For many parents, daycare services are essential to their continued attendance at the university. Kurajian stated: “If I didn’t have daycare services on campus, I could no longer be a student at McGill… A subsidized daycare on campus means that I save hours of my day running around the island and I spend less money to send my daughter to daycare than I [would] spend on my daily lunch. Financially, physically, emotionally, realistically; without a subsidized spot in a daycare on campus, I could no longer be a McGill student.”
Financially, physically, emotionally, realistically; without a subsidized spot in a daycare on campus, I could no longer be a McGill student.
The amount of money that student-parents save with campus subsidized daycare is significant. Parents at CPE pay $8.75 a day, while parents at SSMU Daycare pay $8.25, compared to the $40 per day charged by private daycares. Though provincial daycare is subsidized, and costs as little as $7.55 a day per child, the wait time to get in can be several years, at which point children are already old enough to attend kindergarten.
Similarly, McGill’s daycare resources are limited in their capacity. The greatest issue, according to Gallagher, is that “demand is much higher than the capacity to offer spaces.” SSMU Daycare has 40 spaces, while CPE has 110. Both institutions receive funding from the Provincial government for their operations and are subject to the Minister of Childcare’s permit capacity allowances. While the Quebec childcare system includes many benefits and services, availability is limited. Spots in daycare are highly competitive and wait times can be months to years long.
Gallagher told The Bull & Bear that the average waiting period is three years from the time parents apply to the time they get a spot, and that women often sign their children up as soon as they become pregnant. At CPE, there are currently over 600 families on the waiting list; the centre takes 20-30 new spots each year.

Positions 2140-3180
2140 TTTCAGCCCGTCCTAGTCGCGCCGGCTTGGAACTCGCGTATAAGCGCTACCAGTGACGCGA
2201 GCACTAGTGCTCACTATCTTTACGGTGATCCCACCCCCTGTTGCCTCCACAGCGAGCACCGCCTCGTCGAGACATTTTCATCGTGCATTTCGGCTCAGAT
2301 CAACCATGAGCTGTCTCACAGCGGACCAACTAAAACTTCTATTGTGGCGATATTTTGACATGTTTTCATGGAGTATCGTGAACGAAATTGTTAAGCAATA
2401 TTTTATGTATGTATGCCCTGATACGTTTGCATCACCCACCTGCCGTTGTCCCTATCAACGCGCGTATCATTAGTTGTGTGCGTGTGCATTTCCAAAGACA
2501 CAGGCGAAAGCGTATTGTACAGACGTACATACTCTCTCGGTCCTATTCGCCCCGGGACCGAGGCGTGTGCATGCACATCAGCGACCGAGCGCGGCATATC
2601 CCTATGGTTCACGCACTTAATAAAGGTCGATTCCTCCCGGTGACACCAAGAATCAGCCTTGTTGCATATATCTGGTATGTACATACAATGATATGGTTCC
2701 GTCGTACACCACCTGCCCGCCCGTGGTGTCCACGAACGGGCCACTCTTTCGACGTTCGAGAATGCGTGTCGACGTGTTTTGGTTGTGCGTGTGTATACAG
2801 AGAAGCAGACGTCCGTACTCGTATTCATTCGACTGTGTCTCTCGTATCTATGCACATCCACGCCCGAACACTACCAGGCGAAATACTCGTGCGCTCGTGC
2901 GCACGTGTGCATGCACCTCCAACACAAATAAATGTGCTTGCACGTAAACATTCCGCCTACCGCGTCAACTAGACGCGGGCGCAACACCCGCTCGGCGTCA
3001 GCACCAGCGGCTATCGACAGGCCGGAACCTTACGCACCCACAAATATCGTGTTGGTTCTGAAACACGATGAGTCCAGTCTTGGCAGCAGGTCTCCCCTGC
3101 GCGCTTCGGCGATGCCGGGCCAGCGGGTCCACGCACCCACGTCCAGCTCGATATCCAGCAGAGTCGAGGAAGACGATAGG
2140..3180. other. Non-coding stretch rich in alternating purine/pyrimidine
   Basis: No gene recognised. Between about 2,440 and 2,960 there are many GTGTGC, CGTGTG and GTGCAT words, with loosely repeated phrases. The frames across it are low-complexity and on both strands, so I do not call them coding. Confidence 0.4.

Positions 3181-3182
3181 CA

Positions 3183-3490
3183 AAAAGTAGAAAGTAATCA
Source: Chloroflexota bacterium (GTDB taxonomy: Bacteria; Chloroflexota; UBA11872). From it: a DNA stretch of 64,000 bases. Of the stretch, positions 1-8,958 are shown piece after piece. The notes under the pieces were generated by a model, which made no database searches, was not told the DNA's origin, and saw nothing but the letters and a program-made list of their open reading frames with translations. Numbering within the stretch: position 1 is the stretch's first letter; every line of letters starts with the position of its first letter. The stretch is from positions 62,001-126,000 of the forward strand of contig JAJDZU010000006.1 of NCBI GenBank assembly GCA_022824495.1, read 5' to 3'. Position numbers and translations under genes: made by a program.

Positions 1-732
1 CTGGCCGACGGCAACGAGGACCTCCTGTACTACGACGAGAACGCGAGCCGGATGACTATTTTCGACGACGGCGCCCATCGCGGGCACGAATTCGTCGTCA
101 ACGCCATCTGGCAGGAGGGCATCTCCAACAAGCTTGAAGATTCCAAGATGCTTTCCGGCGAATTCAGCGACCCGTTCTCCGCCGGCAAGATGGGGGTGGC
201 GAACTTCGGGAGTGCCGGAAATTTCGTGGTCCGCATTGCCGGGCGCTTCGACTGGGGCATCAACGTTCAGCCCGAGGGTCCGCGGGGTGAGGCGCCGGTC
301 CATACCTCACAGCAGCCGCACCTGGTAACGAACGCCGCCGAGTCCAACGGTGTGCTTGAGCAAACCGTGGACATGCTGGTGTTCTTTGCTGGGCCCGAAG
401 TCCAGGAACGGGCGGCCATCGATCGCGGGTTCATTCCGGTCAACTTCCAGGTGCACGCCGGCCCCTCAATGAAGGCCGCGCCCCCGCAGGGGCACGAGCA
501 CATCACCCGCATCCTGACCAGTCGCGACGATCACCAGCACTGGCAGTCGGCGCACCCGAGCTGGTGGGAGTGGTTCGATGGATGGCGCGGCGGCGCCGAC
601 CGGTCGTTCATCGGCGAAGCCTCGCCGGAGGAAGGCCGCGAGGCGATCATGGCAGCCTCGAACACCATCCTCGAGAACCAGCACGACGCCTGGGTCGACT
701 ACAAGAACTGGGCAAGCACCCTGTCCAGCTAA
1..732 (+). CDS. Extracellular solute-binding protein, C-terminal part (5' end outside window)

Though locals with knowledge of the system register as soon as they know they are expecting, international students are often not as familiar with the province’s system. They arrive in Quebec with the misconception that their child will automatically get access to daycare services, only to be told that the wait for a spot to open will be at least several months long.
For international students with children and no local support network, the wait-time issue is a serious dilemma. Some are forced to turn to private daycares, which are expensive and often located far from campus. Wurster said that of the ten daycares in downtown Montreal, eight are workplace-based. Melim said, ”Many parents are desperate, and I sympathize with them.”
Government regulations for childcare services make expansion a costly and time-consuming goal. Melim told The Bull & Bear that SSMU Daycare is restricted by the simple lack of physical space: “To actually expand we would need to buy a building or rent a bigger space, plus structuring to fit government regulations such as access to bathrooms, reconfiguring spaces to be child-safe, and very strict government processes for the building.”
Building a Village
It is not uncommon for student-parents to face obstacles due to the lack of awareness and understanding about their unique situation and needs. Kurajian stated, “I know many student-parents at McGill who suffer in solitude because the resources are thinly spread throughout campus and there are no official policies on assignments, exams, etc. as it relates to childcare responsibilities.”